It is important to be cautiously optimistic about the recent employment figures. Yes, more jobs were created in the month of February than in the months of January and December. This was also with harsh winter conditions from the polar vortex. If the weather played a large role in unemployment, then we could expect an even better month in March. The other side is that the unemployment rate rose. It is true that this was caused by an increase in the workforce. If more jobs are created at a faster rate than the labor force grows, then the unemployment rate will decrease. If not, the unemployment rate could continue to climb.

As a student of economics, I would say that trends are of the most important interest right now. If the weather was indeed a cause of decreased employment, then spring coming will help increase the creation of jobs. If each month in the warmer part of the year, spring and summer, sees more jobs added than the previous month, then the American labor market will be raised out of its current slump. Another trend of great interest is the population of the labor force. Whether it continues to grow is not the main focus. What is more important is the rate at which it grows compared to rate of jobs added to the economy. It is obvious that if jobs are added at a higher rate than people entering the labor force, then unemployment will decrease. If the number of people entering the work force increases at a faster rate, then the current employment slump will continue. This explains why the unemployment rate rose in February. More people joined the work force than there were jobs added.

Hopefully, this is the beginning of the end for both the polar vortex and the employment slump. This nation has been enduring both for a long time. Obviously the length of the polar vortex is insignificant compared to the length of the unemployment crisis. However, the end of the polar vortex could help the end of the United States’ employment woes. It could be the beginning of the country getting out of the great recession.

(Revised) The Stimulus Bill 5 Years Later

After a speedy five years, the U.S. can finally look back at the $787 billion stimulus law that was passed 246 to 183, with just 7 Democrats voting against it. Whether you think the law has made a significant impact on the U.S. or not, our country is still in a hole of debt. Many experts thought that the law would help turn our debt around and decrease the unemployment rate. But after a speedy five years, we are still in tremendous debt and many believe our unemployment rate has decreased because Americans have stopped looking for jobs. Where exactly did the entire $787 billion go? Nevertheless, our government had a plan, which was to bring back our economy, and overall I believe it truly has…to an extent.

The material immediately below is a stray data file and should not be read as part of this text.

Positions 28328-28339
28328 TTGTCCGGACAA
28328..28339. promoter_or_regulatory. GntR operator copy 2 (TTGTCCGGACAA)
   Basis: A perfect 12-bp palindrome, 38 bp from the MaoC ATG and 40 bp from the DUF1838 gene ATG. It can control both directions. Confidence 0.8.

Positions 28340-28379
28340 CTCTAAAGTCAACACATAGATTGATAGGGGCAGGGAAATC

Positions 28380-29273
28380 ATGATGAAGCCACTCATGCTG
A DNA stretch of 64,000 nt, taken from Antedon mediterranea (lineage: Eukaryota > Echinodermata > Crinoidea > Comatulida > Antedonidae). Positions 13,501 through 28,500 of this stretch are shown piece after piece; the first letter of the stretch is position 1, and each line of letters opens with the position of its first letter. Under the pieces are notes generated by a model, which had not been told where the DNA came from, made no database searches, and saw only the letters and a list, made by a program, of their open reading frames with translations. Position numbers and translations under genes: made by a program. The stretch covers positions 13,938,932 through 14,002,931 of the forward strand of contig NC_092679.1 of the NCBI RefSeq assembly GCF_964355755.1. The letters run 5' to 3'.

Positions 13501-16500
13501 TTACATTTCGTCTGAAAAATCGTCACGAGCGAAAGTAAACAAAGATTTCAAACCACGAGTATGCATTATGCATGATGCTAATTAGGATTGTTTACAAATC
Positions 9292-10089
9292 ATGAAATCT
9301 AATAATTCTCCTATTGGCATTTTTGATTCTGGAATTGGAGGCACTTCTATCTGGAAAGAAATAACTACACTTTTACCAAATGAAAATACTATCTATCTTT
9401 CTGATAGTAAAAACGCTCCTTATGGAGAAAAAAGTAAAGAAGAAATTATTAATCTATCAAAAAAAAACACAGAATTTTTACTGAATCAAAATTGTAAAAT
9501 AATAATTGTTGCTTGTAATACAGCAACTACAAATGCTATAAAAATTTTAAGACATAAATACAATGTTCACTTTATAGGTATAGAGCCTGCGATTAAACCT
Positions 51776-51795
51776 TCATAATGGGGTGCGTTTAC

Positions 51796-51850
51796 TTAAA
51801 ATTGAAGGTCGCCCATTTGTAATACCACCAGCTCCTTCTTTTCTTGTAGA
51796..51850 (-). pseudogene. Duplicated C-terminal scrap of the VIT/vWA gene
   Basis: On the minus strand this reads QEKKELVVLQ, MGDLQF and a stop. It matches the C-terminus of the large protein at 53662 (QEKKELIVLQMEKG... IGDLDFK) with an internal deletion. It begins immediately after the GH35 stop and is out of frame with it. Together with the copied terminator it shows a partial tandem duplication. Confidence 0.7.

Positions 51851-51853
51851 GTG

“The goal at the heart of this plan is to create jobs. Not just any jobs, but jobs doing the work America needs done: repairing our infrastructure, modernizing our schools and hospitals, and promoting the clean, alternative energy sources that will help us finally declare independence from foreign oil,” President  Obama stated back in 2009.

The White House said on Monday that the law “saved or created an average of 1.6 million jobs a year for four years” and it raised the country’s GDP by between 2% and 3% from 2009 through mid-2011. “The spending ‘initiated’ 15,000 transportation projects and helped with the construction or improvement of nearly 6,000 miles of railway lines,” the Wall Street Journal mentions. Not only have we seen the stimulus money help in these types of areas, but at this point in time we have seen a have a long term positive effect on our economy. Our nation has seen a stabilization of mortgage debts, which is the biggest piece of household borrowing. We have also seen more Americans borrowing in general, whether it has been for education or cars. I believe many Americans are feeling more confident again especially with the rising stock prices.

That being said, there have also been some major improvements in the stock market as well. We have seen record highs through quantitative easing as investors have seemed to ignore earnings thanks to the Fed pumping the stimulus money into the market. But that is also something to look out for with our economy another year from now; if earnings don’t catch up, we are going to have a serious correction in the market.

The unemployment rate has been one of the major topics when looking back on the stimulus bill. The unemployment rate has dropped below 7% from a peak of 10% in October 2009, but that is also because so many people have stopped looking for work. Although the stimulus bill has provided many construction jobs to build infrastructure, many Americans have still been asking “where are the jobs?”

Where exactly are the new jobs? Besides construction, what are the other main jobs that have been created or saved? As far as I’m concerned, I don’t believe businesses have truly been hiring a surplus of Americans in recent years. Another problem that I believe was not taken into account was research, especially in the field of technology. The president stated back in 2009 that the money was also going towards promoting clean, alternative energy sources. However, “Republicans criticized a loan guarantee funded by the stimulus that went to Solyndra LLC, a solar-panel manufacturer that filed for bankruptcy in 2011. Unfortunately, now we see where other portions of the $787 billion went.